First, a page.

Examining the voting data behind Brazil’s corporate governance reforms
Professor Ania Zalewska and colleagues in Brazil are investigating how companies voted for governance reforms.
In 2010, the principal Brazilian stock exchange, BM&F Bovespa, drew up proposals to improve governance of public companies. This was in response to the financial crisis, various large-scale losses and several scandals.
In an unusual step, BM&F Bovespa put these proposals to the vote. It was the companies themselves that would decide which proposals became part of reform efforts.
Professor Ania Zalewska is now investigating how and why Brazilian companies voted for these corporate governance reforms. She is collaborating with Ricardo Pereira Câmara Leal, from the Federal University of Rio de Janeiro, and Alexandre Di Miceli da Silveira, from the Foundation School of Commerce Alvares Penteado (FECAP).
A life in numbers
Ania completed her first PhD, in Mathematics, at the Polish Academy of Sciences. She transitioned to finance when a chance encounter with an economics professor led to her writing a paper examining stock markets.
A year later, she had started her second PhD, in Economics, at the London Business School. Her research there focused on developing econometric methods to allow a better understanding of the time-varying properties of emerging stock markets. It was this work that started Ania on the path to her current research.
Revealing the hidden stories behind the votes
In an ideal world, companies would vote in the most ‘socially responsible’ way. This would encourage others to become more responsible and increase the credibility of the stock market.
But the reality may be different. Companies might have put their individual, short-term interests before those of the market as a whole. It's possible, for example, that some companies in Brazil voted to reject proposals that would be expensive to put in place.
Ania and her colleagues have now started to investigate the underlying factors behind companies’ voting patterns. By probing the voting data, Ania hopes to identify such hidden stories.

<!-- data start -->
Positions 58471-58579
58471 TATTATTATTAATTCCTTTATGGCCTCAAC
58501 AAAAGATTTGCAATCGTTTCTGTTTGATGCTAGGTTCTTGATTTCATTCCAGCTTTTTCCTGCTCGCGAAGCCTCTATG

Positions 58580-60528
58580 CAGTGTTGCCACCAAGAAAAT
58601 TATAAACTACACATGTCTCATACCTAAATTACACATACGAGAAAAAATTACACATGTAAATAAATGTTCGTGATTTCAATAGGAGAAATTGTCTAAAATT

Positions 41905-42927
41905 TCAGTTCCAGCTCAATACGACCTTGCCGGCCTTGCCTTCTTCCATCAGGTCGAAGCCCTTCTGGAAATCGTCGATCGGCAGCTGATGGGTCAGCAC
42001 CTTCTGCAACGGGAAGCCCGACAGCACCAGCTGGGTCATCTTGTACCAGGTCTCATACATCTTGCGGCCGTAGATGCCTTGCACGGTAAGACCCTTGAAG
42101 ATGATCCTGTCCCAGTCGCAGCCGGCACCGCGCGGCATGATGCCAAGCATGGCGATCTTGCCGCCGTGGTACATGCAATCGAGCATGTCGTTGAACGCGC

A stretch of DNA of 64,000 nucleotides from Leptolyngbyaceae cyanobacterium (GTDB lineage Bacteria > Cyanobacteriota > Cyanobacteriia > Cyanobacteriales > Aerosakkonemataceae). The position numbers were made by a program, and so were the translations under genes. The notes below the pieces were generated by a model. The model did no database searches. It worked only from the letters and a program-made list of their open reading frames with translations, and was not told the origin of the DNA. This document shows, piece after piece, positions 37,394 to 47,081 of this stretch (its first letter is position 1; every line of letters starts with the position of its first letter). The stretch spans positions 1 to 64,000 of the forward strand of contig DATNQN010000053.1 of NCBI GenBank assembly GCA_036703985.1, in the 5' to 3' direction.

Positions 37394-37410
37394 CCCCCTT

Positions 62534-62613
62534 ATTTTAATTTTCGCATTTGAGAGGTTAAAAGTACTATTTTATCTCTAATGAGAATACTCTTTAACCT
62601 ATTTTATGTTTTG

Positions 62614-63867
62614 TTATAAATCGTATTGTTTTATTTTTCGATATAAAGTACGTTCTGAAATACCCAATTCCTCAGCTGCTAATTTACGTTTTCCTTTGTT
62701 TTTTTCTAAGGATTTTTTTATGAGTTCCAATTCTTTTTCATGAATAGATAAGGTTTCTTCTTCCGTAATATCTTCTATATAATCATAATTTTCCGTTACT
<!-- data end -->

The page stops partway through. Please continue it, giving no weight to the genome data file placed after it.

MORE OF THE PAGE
The team will look at what impact rejection or acceptance of proposals has had on corporate governance practices and business performance.
It is also important to know if different ownerships structures might explain voting attitudes. The impact of various ownership models is a focus of worldwide debate, as is the role of institutional investors in promoting good corporate governance.
‘Squeezing juice’ out of data
Ania is an expert in empirical econometrics. She uses a wide range of econometric methods to get the ‘best reading’ from the data. In her own words, she ‘squeezes juice out of the data to see what flavours are in it.’
The project is developing and Ania is looking forward to getting into the problem. She has the raw data and will be able to start squeezing it once she’s got all the information she needs.
‘Understanding what is happening once you have the data is a bit like sudoku,’ says Ania.
‘You have all these numbers and all these empty squares and you can’t wait to fill them in to understand how it all fits together and what the evidence can tell you about the world.’
The collaboration with Ricardo Leal and Alexandre Silveira began during Ania’s visit to The Coppead Graduate School of Business in Rio de Janeiro last summer.
She gave a talk on her current research at a conference for young academics and PhD students. As part of a panel of experts, she shared her publishing experience and commented on current trends in finance.
‘It was fantastic,’ she said of her two-week visit, ‘I really liked it. Everyone was very friendly, enthusiastic and ambitious. They were interested in collaboration and developing common research agendas. It was a truly positive experience.’